What’s So Complex About It?

The U.S. bombing of Afghanistan is a barbaric assault on defenseless civilians. It threatens a nearly incomprehensible human calamity. It is pursuing abominable goals.

When people say, but doesn’t the U.S. have a right to defend itself?. I understand their hurt, pain, anger, and confusion. But I also have to admit that I want to scream that the U.S. is increasing the likelihood that a million or more souls will suffer fatal starvation. Is that self defense?

You think I exaggerate?

So what’s complicated in all this?

When I was a kid and first learned about Nazi Germany, like many other kids, I asked how could the German population abide such horrors. I even wondered if maybe Germans were somehow genetically evil or amoral. I have long since understood that Germans weren’t different than Brits or Americans or anyone else, though their circumstances were different, but for those who still don’t understand mass subservience to vile crimes induced by structural processes of great power and breadth, I have to admit that I mostly just want to shout: Look around, dammit!

It is possible, with considerable effort, for the average person to discover that this “war” is potentially genocidal. One can easily get much more background, context, and analysis from ZNet, sure—but of course only one out of roughly every five hundred or one thousand U.S. citizens has encountered ZNet–but one can get that single insight, the possibility that genocidal calamity is imminent, even from the NY Times or Washington Post or any major paper that one might read, if one digs deep into it and reads it very carefully. Of course, the fact that such information isn’t prime time news in every outlet in the land reveals how supinely our media elevate obedience above performance. They are seeing the AID and UN reports and calls for a bombing halt, of course, and seeing the articles in periodicals around the world, and they are simply excluding it from U.S. communications. But even with this massive media obfuscation, how hard is this war to comprehend, supposing one actually tries to comprehend it?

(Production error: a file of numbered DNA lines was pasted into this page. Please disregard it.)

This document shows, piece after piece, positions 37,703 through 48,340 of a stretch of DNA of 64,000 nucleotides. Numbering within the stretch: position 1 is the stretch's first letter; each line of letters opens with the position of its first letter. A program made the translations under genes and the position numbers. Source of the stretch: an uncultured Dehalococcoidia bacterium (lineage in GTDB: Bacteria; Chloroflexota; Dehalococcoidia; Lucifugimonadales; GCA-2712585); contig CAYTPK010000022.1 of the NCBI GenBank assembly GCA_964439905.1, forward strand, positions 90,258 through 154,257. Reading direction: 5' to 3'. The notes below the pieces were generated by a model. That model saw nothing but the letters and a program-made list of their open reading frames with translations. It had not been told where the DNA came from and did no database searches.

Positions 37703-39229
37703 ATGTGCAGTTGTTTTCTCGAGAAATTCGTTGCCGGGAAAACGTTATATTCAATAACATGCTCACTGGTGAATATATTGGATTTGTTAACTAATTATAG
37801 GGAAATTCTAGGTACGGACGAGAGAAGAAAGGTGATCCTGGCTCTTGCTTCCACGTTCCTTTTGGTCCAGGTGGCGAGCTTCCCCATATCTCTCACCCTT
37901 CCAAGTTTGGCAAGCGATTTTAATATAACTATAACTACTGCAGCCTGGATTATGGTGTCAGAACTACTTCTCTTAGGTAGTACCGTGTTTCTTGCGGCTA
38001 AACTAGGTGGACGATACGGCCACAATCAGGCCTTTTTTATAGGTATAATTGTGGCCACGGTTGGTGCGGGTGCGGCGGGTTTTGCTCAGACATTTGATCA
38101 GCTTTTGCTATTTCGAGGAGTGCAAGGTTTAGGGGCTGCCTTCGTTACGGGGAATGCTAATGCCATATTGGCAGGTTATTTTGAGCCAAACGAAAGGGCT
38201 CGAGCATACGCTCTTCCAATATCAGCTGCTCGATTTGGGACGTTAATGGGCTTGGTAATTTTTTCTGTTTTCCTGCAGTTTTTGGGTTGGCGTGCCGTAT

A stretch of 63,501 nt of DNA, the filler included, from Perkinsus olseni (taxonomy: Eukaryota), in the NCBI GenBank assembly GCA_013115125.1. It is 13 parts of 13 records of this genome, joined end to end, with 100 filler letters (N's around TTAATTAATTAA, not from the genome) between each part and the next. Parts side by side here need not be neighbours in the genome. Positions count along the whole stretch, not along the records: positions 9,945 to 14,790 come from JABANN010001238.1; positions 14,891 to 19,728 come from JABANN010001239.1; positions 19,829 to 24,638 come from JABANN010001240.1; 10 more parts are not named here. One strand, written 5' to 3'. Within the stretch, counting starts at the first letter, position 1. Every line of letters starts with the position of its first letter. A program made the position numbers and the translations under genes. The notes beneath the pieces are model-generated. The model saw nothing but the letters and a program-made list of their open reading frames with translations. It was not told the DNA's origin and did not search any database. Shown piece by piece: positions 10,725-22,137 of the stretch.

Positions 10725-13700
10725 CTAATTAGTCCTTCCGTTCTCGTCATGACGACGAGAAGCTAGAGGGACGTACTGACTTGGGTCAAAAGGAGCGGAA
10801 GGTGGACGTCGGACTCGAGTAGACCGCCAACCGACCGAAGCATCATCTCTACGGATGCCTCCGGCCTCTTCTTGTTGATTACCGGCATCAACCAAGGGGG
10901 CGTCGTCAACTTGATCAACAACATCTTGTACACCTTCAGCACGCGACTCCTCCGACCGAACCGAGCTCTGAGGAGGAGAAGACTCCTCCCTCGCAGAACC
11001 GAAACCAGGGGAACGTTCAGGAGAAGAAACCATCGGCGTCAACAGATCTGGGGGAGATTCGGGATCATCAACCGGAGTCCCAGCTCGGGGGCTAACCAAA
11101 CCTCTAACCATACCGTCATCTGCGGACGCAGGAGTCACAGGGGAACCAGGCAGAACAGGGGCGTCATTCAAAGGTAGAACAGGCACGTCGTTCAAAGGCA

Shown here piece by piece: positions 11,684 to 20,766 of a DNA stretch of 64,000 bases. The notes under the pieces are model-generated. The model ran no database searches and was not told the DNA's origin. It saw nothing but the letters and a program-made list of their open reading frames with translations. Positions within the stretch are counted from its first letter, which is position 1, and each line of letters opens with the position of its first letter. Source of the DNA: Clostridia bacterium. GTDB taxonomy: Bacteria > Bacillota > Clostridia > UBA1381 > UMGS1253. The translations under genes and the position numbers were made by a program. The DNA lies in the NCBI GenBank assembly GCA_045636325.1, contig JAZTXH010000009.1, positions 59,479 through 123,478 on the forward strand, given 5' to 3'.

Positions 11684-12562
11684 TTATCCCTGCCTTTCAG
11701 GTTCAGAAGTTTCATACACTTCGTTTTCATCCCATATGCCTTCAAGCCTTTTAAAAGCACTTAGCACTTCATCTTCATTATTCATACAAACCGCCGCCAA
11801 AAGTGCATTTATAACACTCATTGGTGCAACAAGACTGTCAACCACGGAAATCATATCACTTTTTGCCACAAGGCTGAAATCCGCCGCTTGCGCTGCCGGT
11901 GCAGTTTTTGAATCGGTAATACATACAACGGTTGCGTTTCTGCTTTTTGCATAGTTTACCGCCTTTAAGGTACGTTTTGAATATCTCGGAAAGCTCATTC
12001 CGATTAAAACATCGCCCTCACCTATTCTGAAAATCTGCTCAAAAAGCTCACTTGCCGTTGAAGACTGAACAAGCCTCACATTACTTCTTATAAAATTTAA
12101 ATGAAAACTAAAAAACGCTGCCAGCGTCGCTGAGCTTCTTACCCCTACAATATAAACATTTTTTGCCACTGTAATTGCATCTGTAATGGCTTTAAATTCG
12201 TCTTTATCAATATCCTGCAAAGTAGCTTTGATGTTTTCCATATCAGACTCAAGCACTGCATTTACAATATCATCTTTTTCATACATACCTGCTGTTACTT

Yes, a never-ending trumpet beat of patriotism proclaiming U.S. virtues and motives contributes to our blindness. Of course accumulated confusions, augmented daily, cloud our understanding and push the sad facts of potential starvation out of our field of vision. And yes the human capacity for self deception to avoid travail contributes, no doubt, to the process. But I suspect most people’s blindness is largely due to resignation. The key fact, I suspect, isn’t that people don’t know about the criminality of U.S. policies, though there is an element of that at work, especially in the more educated classes, to be sure. But even among those carefully groomed to be socially and politically ignorant – which is to say those who have higher educations — I think many people do know at some broad level Washington’s culpability for crimes, and of those who don’t know, many don’t in part because they are deceived, sure, but also in part because they are more or less actively avoiding knowing. And in my view the key factor causing this avoidance isn’t that people are sublimating comprehension to rationalizations due to cowardly fearing the implications of dissent and wanting to run with the big crowd instead of against it. I think instead that people can find deep resources of courage, when they think it will do some good. Witness those firefighters, average folks, running up the stairs of the WTC.

It follows that the task of those who understand the efficacy of dissent is of course to counter lies and rationalizations and to clear up confusions by calmly and soberly addressing all kinds of media-induced concerns and confusions that people have, but it is also to demonstrate to people their capacity to make a difference. We have to escort people, and sometimes ourselves too, over the chasms of cynicism and doubt to the productivity of informed confidence.

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